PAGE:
Chasing Inspiration

Wednesday, February 26, 2014

It's the Little Things

  1. A working snowblower and a husband who isn't afraid to use it
  2. Great teachers who are able to challenge my beliefs - cognitive dissonance can be a powerful learning tool.
  3. The ladies at the coffee shop I sometimes visit on my way to work - thank you for the extra, extra whip cream today. It was much appreciated. :)
I was in line at the post office this week when I overheard a couple of thirty-something ladies ahead of me compare their Valentine's Day experiences. Let's just say they were complaining about what they thought was a lack of extravagence. They wanted more than flowers and cutsie gifts from the men in their lives. They expected to be dazzled and treated like royalty and their lovers had fallen short of the mark, and these women were disappointed and angry.
I wish I could say this is not the norm, that most people I bump into are able to find joy and meaning in the little things, in the day to day guestures that friends adn family use to tell us we are loved and appreciated. That we matter. When I was a therapist I worked with couples who getting married or newly married. One of the things we discussed was how we perceive we are loved. Sadly, several of these couples stated they only felt valued and loved if there partner showed them through grand guestures.
On one hand, that's very romantic. I think we want to be swept off our feet, but when we rely on grand guestures, what was grand yesterday becomes normal and the guestures need to increase in complexity or weight in order to be considered, well, grand.
No one can sustain this. And when we focus on the grand, we miss out on the simple and the honest and the authentic.
It's the little things that over time make or break a relationship. Maybe that's where we should be spending our energies, taking care of the little things, noticing the little things, being thankful for the little things.


  1. Anonymous7:56 AM

    That's a bit troubling, but then I wonder what pattern has already been established in the relationships for the expectations to be so high. Expectations. It's like a 4-letter word in relationships. Chocolate and a trinket can be meaningful on Valentine's Day, but what if he stopped by a gas station on the way home to pick it up so that he wouldn't "get in trouble" vs. a woman poring over card after card trying to find just the right one? Was his gift meaningful at all? Sometimes I think that women want a grand gesture because it takes time and effort to make a grand gesture happen. There's no stopping at Walgreen's on the way home after work. If there's a really nice restaurant involved, then he had to plan ahead and make reservations. If there's an expensive bauble, then it's because he had to buy it ahead of time as well as find out what her taste in jewelry might be. There was thought involved. It means that one partner is trying to nurture the connection in the other partner's language. Sometimes, I think that's what those grand gestures are all about. It's why women fantasize about them. Women are often required to be so nurturing so much of the time. When a man nurtures the relational connection though a large, romantic gesture, it can resonate deeply. And once that connection has been made, then, I think, it's the little things--those daily acts--that keep the connection alive, but I find that women tend to be the ones that nurture that the most, hence, the desire for the grand gesture every now and again. We want proof of life. Does he still have skin in the game? That being said, the Millennials can be an entitled bunch who believe they deserve the best of everything without a personal investment. And to that, I'll let the Dread Pirate Roberts comment: "Get used to disappointment."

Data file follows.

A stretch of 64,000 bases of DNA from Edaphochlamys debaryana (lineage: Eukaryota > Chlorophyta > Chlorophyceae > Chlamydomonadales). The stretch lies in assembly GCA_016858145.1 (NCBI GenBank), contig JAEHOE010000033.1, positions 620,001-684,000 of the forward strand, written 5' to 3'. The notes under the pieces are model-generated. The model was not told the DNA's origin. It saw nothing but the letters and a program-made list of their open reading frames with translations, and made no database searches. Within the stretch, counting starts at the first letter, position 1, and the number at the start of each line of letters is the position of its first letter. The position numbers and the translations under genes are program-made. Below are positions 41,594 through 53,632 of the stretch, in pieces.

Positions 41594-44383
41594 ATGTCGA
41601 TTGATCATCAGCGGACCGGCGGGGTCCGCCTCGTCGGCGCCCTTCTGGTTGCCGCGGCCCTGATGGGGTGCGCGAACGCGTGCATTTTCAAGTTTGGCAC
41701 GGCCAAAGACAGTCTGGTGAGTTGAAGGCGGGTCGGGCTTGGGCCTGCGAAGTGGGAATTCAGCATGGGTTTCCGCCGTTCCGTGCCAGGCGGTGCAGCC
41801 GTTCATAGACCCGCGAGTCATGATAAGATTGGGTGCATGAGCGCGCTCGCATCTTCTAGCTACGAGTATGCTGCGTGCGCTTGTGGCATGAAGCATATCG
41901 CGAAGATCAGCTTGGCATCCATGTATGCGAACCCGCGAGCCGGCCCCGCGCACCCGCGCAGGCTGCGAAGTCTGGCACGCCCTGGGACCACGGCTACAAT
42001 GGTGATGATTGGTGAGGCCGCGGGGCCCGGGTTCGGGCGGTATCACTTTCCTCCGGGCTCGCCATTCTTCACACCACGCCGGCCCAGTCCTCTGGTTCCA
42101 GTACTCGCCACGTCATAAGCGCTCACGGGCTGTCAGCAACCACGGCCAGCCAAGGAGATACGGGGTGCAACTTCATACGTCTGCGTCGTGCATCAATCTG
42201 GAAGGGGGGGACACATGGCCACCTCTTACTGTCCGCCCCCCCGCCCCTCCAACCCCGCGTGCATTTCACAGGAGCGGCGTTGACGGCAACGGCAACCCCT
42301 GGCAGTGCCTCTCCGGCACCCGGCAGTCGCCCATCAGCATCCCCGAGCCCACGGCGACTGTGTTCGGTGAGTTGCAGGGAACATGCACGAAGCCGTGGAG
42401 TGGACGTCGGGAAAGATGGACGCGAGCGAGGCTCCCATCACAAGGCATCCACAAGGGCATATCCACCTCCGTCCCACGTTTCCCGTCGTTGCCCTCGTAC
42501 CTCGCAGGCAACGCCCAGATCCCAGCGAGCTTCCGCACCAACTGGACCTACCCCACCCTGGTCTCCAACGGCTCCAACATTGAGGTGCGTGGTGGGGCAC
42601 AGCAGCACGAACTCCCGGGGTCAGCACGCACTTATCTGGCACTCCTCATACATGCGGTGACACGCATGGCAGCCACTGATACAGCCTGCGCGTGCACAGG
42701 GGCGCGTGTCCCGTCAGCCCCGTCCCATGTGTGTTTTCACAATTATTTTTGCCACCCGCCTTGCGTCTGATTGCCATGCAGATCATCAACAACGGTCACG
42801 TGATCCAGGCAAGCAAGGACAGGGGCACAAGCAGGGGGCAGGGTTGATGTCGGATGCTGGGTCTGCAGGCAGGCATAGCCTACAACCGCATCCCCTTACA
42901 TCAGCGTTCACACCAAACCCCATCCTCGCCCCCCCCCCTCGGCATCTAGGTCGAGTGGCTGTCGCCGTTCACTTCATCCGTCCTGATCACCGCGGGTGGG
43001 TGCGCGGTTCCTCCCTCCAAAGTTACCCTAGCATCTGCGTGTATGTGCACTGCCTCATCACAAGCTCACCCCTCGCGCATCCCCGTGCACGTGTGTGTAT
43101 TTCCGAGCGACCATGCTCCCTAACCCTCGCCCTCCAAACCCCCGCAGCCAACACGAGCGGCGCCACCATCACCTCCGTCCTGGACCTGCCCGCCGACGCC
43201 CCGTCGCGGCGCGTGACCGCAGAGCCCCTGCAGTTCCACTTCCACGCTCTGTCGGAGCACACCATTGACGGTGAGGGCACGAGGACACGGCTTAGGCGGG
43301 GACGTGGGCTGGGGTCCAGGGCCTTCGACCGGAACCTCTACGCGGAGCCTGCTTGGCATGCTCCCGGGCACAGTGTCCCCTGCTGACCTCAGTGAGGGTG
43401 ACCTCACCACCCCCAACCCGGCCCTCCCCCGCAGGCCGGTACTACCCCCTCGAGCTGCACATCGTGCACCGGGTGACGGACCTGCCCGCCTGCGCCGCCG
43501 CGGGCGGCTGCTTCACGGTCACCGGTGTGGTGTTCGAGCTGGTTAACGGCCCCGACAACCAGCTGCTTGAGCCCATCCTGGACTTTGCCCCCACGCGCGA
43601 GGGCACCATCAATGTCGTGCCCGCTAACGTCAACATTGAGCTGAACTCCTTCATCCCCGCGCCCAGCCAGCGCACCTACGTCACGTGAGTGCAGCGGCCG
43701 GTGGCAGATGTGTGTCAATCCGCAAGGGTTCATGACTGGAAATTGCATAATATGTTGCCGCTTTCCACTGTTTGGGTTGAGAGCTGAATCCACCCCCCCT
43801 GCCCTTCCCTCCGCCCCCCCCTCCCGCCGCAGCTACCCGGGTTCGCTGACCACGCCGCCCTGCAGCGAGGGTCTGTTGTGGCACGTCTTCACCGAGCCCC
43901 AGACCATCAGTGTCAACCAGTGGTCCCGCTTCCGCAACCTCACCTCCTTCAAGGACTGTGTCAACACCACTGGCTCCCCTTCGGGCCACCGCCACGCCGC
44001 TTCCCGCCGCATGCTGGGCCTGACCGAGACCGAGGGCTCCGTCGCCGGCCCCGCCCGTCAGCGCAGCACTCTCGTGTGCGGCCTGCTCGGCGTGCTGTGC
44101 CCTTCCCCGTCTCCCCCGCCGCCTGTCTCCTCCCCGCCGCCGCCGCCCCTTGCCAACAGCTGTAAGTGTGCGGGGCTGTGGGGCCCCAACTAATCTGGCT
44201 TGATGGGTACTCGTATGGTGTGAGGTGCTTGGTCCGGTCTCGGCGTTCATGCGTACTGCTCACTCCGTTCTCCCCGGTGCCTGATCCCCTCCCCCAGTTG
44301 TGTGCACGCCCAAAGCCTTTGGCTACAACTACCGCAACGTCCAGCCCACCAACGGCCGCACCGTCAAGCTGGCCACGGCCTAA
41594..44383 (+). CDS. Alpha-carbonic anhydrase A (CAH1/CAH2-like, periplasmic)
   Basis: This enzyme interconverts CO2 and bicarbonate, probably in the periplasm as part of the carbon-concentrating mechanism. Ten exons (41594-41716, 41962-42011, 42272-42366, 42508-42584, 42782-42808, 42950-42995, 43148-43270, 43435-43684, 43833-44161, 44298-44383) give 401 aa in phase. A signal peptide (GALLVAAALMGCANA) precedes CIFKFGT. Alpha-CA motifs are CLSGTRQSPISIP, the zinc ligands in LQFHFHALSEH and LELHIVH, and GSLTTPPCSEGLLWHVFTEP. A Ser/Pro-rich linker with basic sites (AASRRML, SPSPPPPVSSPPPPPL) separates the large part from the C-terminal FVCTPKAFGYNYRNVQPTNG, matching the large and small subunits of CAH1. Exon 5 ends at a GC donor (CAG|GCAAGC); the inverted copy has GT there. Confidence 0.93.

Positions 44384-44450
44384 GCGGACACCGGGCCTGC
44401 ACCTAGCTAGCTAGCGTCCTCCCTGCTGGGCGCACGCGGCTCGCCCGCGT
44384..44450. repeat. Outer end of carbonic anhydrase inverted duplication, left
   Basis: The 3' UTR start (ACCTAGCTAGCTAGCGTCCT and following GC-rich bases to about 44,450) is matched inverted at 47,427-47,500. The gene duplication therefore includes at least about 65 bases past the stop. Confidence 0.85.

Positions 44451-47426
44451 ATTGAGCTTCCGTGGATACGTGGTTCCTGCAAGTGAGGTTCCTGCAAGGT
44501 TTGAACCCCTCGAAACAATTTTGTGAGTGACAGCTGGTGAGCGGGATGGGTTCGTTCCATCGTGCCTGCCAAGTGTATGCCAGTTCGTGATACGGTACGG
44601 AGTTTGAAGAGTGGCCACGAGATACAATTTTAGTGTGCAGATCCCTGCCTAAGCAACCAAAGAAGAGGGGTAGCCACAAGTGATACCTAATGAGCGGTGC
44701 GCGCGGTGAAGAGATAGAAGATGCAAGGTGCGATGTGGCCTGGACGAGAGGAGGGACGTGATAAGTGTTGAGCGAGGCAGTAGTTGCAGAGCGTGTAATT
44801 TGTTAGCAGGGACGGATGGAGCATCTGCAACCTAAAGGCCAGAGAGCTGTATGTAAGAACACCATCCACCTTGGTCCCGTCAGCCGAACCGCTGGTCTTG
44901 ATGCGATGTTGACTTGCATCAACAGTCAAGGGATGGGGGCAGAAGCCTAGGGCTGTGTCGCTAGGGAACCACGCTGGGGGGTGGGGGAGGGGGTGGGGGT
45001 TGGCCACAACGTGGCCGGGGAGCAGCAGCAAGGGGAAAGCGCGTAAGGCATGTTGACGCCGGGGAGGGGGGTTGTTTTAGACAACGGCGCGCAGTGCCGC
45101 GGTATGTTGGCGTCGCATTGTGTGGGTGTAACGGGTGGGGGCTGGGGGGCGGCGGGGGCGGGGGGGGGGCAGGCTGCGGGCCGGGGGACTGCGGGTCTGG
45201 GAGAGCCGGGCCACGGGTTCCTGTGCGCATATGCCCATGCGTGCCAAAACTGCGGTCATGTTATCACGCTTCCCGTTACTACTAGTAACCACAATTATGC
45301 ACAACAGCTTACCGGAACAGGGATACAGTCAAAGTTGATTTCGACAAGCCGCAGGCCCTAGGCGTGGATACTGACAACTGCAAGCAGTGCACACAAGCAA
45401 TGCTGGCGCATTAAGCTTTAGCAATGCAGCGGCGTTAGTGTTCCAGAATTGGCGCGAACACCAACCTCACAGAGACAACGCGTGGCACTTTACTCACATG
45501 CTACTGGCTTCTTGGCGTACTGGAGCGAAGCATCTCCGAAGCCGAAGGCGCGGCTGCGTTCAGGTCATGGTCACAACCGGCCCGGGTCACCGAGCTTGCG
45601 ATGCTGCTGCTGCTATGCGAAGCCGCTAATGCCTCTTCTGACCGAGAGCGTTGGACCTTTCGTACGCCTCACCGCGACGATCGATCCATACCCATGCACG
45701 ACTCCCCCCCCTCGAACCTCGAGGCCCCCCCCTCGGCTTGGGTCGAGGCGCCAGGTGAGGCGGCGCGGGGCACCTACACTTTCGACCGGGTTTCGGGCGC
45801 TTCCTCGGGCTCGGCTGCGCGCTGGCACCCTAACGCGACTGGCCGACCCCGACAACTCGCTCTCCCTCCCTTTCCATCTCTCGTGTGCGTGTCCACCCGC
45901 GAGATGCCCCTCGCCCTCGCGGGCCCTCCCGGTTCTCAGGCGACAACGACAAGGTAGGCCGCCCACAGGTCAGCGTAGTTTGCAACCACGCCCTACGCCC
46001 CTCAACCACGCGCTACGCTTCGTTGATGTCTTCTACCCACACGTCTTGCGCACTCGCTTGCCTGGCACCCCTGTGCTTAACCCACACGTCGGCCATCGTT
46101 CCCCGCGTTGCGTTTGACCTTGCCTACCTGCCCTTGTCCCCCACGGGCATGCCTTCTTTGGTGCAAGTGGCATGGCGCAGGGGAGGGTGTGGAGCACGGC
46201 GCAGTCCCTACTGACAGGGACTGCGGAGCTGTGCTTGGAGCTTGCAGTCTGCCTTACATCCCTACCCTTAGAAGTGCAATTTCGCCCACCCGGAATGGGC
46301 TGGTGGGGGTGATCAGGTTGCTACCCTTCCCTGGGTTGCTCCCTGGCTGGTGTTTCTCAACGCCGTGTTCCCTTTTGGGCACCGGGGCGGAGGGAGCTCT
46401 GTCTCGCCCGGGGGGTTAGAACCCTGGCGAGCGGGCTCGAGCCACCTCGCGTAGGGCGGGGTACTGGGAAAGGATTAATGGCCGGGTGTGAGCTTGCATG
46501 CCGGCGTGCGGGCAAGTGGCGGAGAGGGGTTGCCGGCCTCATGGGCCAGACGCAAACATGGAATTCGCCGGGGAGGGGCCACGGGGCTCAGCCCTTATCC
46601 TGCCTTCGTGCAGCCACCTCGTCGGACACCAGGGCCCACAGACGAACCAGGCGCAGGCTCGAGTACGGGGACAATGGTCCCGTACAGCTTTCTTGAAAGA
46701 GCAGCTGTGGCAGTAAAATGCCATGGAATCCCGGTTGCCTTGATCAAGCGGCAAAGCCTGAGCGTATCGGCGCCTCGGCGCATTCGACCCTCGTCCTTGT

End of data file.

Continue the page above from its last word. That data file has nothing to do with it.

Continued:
2. I would like to believe that I would appreciate *any* gesture, but from experience I know that isn't true. About 7 years ago or so, I was at lunch the day before V-Day with some people from church, including one man who I knew had a bit of an interest in me, but I was not interested in him. The rest of us were women and talking about all being single and knowing that the next day would not be exciting. I said I'd never gotten flower on Valentine's Day before. All part of this greater conversation. The next day, flowers and balloons showed up at my work from the man in question that had heard my conversation. Unfortunately, all it did was cause panic in my heart because I was NOT interested and not planning to change my mind. I SHOULD have been appreciative that someone thought enough of me to make the gesture, but it was just panic and displeasure. I'm not proud of that, just being honest. I didn't want a grand gesture from someone that did not interest me in the least. It was just something I'd have to now "deal with" to get him to "leave me alone". Again, such a bad attitude. For me, what I really want is the knowledge that whenever someone makes a gesture to me, they didn't do it at the last minute. Birthdays mean something to me, but apparently not to anyone else I know. No one sends cards anymore and THAT is what I would consider a "grand gesture" for my birthday. Something that required someone to think about it before the middle of the actual birthday when they send a text or post a meaningless, generic greeting on Facebook. I hate to be petty and ungrateful for things, but I suppose that I am (at least I can acknowledge that I am!). The gesture doesn't have to be grand, but I appreciate when there is more than 5 minutes thought put into something.